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Are You Blue? What Can You Do?

A Case Study on Treatment Options for Depression


Amy Pettigrew
College of Nursing
University of Cincinnati
Linda Walsh
Psychology Department
University of Northern Iowa
Kathleen Boje
Department of Pharmaceutical Sciences
University at Buffalo


This case study introduces students to treatment alternatives for depression using a jigsaw method in which groups of students are divided up so that each member of the “home group” becomes the “resident expert” in one of five possible treatment options. Designed for a course in abnormal psychology, this case could be adapted for courses in physiological psychology, pharmacy, and neurobiology.


  • Introduce students to the process of looking at the comparative advantages and disadvantages of some of the major kinds of treatment for depression. This involves a brief introduction to three antidepressant medications, a natural remedy, and an example of psychotherapy.
  • Help students see that treatment decisions are complex and probabilistic rather than simple black-and-white choices so they understand why these decisions are best made in consultation with a professional.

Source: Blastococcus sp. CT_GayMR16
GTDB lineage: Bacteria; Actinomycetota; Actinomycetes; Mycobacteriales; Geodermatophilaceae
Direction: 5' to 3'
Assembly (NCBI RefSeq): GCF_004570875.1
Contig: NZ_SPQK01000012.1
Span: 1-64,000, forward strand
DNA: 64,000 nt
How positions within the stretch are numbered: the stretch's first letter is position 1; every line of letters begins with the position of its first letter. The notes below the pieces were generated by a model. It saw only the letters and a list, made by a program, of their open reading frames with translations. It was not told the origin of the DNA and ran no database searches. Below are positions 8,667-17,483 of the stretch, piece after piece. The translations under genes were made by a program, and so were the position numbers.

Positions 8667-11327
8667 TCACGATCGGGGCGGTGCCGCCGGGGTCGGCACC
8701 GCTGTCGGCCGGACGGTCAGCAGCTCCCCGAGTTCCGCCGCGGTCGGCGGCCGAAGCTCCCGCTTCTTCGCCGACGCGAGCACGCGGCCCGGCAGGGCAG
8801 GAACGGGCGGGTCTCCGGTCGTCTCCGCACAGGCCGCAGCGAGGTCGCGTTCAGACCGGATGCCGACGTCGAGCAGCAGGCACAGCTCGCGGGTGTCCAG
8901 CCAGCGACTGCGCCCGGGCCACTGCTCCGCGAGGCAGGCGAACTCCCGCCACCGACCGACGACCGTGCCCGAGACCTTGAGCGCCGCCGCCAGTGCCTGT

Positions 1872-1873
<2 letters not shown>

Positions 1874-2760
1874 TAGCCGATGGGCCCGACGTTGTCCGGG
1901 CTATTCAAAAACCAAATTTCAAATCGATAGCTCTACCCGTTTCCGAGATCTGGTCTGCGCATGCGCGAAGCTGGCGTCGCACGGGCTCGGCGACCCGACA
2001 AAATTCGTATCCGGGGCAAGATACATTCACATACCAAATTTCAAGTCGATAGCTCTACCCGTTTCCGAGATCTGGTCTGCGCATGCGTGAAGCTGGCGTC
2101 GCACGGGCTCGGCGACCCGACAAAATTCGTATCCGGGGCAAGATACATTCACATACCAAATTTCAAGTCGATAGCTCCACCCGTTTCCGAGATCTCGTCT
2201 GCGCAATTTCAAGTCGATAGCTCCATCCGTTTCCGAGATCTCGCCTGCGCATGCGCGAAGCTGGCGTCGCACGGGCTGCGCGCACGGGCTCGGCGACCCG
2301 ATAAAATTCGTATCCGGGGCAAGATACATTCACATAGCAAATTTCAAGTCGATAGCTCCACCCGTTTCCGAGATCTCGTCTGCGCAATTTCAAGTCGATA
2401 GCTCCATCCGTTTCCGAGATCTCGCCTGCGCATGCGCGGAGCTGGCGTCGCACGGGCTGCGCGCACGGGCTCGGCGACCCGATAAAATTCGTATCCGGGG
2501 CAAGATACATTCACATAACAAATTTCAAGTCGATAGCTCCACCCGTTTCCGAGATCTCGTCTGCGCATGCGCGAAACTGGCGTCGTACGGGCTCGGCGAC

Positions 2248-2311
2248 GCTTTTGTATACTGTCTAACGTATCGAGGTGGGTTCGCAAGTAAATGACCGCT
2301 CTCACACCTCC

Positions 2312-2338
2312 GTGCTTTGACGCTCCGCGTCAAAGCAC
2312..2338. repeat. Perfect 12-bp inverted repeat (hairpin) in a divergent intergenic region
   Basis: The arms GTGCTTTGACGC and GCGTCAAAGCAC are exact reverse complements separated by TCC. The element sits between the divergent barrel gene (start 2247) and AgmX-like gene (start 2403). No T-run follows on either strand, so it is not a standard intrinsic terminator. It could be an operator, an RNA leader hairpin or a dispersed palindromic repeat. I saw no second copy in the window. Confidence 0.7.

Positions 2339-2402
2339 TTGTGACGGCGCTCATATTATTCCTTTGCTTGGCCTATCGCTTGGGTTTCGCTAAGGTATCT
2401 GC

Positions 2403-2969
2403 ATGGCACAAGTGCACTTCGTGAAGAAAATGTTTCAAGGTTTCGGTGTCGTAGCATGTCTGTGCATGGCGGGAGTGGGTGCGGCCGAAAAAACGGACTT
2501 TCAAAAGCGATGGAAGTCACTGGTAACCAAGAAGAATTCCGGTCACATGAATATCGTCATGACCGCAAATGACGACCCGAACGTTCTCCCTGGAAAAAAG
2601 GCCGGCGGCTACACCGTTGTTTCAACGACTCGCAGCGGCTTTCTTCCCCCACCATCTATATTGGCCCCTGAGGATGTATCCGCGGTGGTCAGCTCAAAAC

• Introduce students to the concept and potential value of "alternative" treatments or "natural remedies" for the treatment of depression.
  • Make students aware of the resources for treating depression on their campus (counseling center, health center, etc.).
  • Introduce students to resources beyond their textbooks for further research and investigation of available types of treatment for this and other disorders.


Depression; mental health; tricyclic antidepressant; selective serotonin reuptake inhibitor; SSRI; serotonin; monoamine oxidase inhibitor; natural remedies; alternative medicine; St. John's Wort; cognitive behavioral therapy; CBT; psychotherapy

Topical Areas


Educational Level

Undergraduate upper division, Graduate, Clinical education, General public & informal education



Type / Methods

Dilemma/Decision, Jig-Saw, Student Presentations



Subject Headings

Psychology  |   Pharmacy / Pharmacology  |   Neuroscience  |  

Date Posted


Teaching Notes

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